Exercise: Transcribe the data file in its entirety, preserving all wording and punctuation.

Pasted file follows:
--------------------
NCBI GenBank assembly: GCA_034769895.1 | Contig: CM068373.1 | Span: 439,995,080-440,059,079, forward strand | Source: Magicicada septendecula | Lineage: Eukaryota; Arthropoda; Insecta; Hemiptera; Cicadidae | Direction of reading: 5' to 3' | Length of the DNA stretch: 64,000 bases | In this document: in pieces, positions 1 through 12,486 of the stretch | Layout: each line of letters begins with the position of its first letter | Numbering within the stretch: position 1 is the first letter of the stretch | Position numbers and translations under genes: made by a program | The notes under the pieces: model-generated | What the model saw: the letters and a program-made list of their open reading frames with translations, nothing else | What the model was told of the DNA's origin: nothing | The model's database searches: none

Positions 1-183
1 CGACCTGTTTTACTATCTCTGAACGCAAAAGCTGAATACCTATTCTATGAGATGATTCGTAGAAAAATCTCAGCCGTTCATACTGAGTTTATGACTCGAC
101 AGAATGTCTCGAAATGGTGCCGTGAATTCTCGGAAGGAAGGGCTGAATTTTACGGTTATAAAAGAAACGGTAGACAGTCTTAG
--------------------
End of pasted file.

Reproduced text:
NCBI GenBank assembly: GCA_034769895.1 | Contig: CM068373.1 | Span: 439,995,080-440,059,079, forward strand | Source: Magicicada septendecula | Lineage: Eukaryota; Arthropoda; Insecta; Hemiptera; Cicadidae | Direction of reading: 5' to 3' | Length of the DNA stretch: 64,000 bases | In this document: in pieces, positions 1 through 12,486 of the stretch | Layout: each line of letters begins with the position of its first letter | Numbering within the stretch: position 1 is the first letter of the stretch | Position numbers and translations under genes: made by a program | The notes under the pieces: model-generated | What the model saw: the letters and a program-made list of their open reading frames with translations, nothing else | What the model was told of the DNA's origin: nothing | The model's database searches: none

Positions 1-183
1 CGACCTGTTTTACTATCTCTGAACGCAAAAGCTGAATACCTATTCTATGAGATGATTCGTAGAAAAATCTCAGCCGTTCATACTGAGTTTATGACTCGAC
101 AGAATGTCTCGAAATGGTGCCGTGAATTCTCGGAAGGAAGGGCTGAATTTTACGGTTATAAAAGAAACGGTAGACAGTCTTAG